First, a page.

Do you remember watching the movie E.T. (1982)?  The quintessentially memorable moment in that movie occurs when the extra-terrestrial “E.T.” reaches out his shining finger and touches – and heals – Elliot’s injured finger.  (“Ouch!”)

Making an impact on someone’s life means we have to risk making personal contact with him or her.

So, pay it forward, Jayden style or Jesus style.  Live a life that is beneficial to those around you.  Do nice things; say nice things; help those in need.  But don’t do it impersonally.  Take the extra risk of learning a name, making a friend, asking a question.

Pay for the person behind you in line, and introduce yourself to her.  Learn her name.  Ask her if there is any other way you can help her today.

Do a random act of kindness for a stranger, and learn his name too.  Ask him about his story, sit down for a cup of coffee with him, and listen to his life experiences.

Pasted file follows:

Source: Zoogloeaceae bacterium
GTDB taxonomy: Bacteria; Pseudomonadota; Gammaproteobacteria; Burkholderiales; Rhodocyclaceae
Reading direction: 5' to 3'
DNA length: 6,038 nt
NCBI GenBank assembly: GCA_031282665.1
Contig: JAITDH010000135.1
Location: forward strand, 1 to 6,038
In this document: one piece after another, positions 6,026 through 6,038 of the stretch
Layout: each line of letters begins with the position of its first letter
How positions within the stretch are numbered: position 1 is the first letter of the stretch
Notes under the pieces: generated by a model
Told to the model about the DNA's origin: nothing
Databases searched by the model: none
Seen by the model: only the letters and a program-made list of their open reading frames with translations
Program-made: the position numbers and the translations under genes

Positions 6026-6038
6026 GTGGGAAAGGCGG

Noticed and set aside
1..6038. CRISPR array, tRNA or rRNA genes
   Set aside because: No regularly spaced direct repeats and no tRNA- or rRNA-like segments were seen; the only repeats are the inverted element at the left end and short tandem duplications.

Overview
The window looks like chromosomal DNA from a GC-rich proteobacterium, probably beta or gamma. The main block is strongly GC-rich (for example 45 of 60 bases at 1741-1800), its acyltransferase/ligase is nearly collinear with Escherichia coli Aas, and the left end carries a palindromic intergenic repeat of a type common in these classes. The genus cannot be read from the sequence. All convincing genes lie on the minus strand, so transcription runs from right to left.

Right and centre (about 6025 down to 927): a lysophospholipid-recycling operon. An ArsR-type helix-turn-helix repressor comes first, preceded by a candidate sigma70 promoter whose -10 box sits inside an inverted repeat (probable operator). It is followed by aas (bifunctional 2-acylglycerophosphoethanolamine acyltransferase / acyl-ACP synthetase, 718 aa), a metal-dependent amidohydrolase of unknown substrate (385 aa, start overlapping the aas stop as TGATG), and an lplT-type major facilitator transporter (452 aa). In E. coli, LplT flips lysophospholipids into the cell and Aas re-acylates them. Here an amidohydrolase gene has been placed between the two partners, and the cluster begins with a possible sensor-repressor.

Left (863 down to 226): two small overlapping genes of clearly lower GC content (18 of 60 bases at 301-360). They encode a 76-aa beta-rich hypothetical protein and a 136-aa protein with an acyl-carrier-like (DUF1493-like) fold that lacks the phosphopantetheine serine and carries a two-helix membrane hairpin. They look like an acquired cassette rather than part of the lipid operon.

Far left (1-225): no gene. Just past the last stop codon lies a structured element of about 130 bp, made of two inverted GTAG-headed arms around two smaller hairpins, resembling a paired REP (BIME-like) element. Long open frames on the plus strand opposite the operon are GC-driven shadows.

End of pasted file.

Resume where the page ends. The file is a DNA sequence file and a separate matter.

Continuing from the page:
Say hello to your neighbors, and take over a plate of cookies.  Invite them over for dinner.  Give generously to meet their needs, and remind them that God loves them too.

Build relationships with those whom you bless.  If you never see them again, at least you are becoming more selfless, more sensitive to the needs of others.  But who knows?  Perhaps your paths will cross again in the future.  Maybe you can become an encouragement, a spiritual asset, a praying friend for your neighbor.

After all, wouldn’t you like to have more friends like that in your life?

This fall, I am planning to begin a four-year journey: the Doctor of Ministry program at the Anderson University School of Theology. This is the seminary at which I earned a Master of Divinity degree before coming to serve at Mt. Haley. The Doctor of Ministry (or DMin for short) is a professional, applied, and terminal degree. I have discussed the particulars of this opportunity with the Church Council, and today I would like to share with you why I am excited to take on this challenge.